Robin Cavanagh stitching a birchbark canoe at the Canoe-Building Shop
While on the east coast in Mi’kmaq territory, learning to stitch the side panels onto a 21-foot ocean-going birchbark canoe, we heard about the challenges of obtaining suitable birchbark, but also about the ongoing work that still needs to be done to create healthy cross-cultural relations. We also witnessed a father, his daughter, and his grandchildren continuing a longstanding family tradition of apprenticeship and knowledge sharing, along with the reaffirmation of a family’s rich connection to the canoe.
Meanwhile in Listuguj First Nation, the canoe spoke to us of the tradition of passing knowledge along to the next generation. We learned of the way that a father introduced his son to salmon fishing, and also of the enduring patience of Indigenous community members struggling with how the history of their people is being portrayed in a neighbouring visitors’ centre. It was also here that we learned that the canoe had witnessed changes in history so profound that are still being felt today and that new relations must be built on a reciprocal foundation. As we learn how to maintain and sustain good relations at home, it is also became clear that we must create sustainable relations with those that may not be able to visit us at the museum.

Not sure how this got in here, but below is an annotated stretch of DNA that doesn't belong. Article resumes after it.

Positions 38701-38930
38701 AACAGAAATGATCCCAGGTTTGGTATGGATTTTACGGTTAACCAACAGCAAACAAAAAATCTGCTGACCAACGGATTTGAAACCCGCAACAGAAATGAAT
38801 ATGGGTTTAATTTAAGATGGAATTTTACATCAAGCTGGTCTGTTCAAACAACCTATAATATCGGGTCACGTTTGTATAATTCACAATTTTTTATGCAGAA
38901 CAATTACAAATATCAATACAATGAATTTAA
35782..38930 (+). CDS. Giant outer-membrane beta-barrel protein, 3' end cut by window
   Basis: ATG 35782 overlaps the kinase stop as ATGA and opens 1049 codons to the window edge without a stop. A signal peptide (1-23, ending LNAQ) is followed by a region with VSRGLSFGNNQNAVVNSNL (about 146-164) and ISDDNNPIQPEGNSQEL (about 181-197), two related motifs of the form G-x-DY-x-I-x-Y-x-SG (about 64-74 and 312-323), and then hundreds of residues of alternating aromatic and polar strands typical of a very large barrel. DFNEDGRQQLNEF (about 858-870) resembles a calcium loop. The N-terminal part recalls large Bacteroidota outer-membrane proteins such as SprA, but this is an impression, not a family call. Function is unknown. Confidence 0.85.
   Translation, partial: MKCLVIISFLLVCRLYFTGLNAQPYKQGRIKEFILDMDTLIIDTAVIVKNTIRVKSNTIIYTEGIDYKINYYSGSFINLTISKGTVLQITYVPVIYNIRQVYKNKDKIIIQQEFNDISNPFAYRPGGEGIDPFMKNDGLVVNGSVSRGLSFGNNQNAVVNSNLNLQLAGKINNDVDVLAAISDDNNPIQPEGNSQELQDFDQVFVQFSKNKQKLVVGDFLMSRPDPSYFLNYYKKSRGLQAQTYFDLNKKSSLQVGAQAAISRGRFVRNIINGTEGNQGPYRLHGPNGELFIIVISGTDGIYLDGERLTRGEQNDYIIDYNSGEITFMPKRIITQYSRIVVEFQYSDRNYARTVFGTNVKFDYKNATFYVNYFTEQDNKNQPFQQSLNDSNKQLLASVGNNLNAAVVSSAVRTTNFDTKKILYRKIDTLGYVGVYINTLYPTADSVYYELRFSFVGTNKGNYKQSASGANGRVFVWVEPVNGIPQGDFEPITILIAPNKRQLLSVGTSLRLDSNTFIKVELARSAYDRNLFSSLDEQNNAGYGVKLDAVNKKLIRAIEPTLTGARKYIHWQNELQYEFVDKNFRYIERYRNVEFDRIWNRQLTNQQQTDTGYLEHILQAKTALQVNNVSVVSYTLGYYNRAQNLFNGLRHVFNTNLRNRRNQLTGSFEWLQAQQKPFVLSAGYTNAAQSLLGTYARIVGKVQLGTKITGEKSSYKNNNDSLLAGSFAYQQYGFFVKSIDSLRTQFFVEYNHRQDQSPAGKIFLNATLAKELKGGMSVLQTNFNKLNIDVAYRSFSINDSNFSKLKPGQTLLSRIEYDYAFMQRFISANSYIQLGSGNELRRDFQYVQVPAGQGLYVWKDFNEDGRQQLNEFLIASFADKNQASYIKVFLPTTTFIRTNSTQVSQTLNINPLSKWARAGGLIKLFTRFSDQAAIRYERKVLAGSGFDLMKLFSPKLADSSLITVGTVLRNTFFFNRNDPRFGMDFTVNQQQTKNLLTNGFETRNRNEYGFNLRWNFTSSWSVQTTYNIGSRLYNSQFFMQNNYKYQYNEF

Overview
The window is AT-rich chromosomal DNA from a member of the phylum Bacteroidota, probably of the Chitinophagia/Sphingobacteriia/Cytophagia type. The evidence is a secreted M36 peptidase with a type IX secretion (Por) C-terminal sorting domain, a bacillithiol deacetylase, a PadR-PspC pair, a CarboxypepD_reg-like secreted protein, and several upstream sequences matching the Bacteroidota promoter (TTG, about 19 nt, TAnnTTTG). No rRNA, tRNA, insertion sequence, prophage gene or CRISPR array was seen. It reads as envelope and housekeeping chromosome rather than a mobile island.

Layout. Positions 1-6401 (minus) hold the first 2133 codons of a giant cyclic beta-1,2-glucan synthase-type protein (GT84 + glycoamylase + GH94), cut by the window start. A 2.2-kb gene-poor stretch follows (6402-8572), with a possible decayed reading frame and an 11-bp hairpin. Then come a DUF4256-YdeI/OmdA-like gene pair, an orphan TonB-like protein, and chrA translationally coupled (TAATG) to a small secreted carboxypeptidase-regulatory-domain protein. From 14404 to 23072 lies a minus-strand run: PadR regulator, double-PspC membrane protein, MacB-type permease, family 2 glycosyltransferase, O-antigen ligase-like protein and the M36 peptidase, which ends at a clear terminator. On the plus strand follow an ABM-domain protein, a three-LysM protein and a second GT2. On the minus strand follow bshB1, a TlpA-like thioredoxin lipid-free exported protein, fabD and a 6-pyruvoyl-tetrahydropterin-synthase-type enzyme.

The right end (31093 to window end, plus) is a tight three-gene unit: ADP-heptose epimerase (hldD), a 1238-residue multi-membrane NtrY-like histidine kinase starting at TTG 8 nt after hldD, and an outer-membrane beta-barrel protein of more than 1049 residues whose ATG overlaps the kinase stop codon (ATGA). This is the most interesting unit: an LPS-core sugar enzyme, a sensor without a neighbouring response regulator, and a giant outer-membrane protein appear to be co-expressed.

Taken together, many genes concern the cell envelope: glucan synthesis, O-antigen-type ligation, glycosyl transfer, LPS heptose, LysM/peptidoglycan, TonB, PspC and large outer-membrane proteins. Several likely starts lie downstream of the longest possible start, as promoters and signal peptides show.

Whether we were out fishing, or sitting by the water, our hosts openly shared their truths and the realities within their communities today. Their kindness was exceptional, as they shared their knowledge and understanding, along with their salmon and fried bannock. We were honoured with invitations to return to these communities, to perhaps participate in upcoming events and to look for reciprocal opportunities to create space for the canoe to continue its work as a teacher and facilitator in building positive relations.
We are so thankful to the many individuals we met on the east coast and for the many cups of tea that were shared along the way!
Fred Metallic and Jeremy Ward pulling in a Salmon on the Restigouche River off the shore of Listuguj First Nation
Robin Binèsi Cavanagh
Director of Indigenous Peoples’ Collaborative Relations
Robin believes that true leadership is to be an excellent helper. Since 1986, he has been a helper to Anishinaabe Elder Herb Nabigon (now deceased), acquiring cultural knowledge/protocols in an effort to ensure that cultural teachings, ceremonies and philosophy continue for generations to come. Through this lens, Robin has focused his education, employment and community activity. Robin holds a Master of Environmental Studies from York University (Development of an Aboriginal Organizational Theory) and a Bachelor of Arts in Native Studies from Trent University.
For 20 years, Robin has been working to promote and support Indigenous perspectives as a researcher, policy analyst and writer, and as a curriculum developer and educator at the graduate level. His work spans Indigenous communities, organizations and post-secondary institutions, including the Ontario Institute for Studies in Education, University of Toronto, where he taught a leading course on the Truth and Reconciliation Commission for teacher candidates. His most recent roles include Senior Policy Advisor with the Chiefs of Ontario, and Associate Director, Indigenous Education Coalition.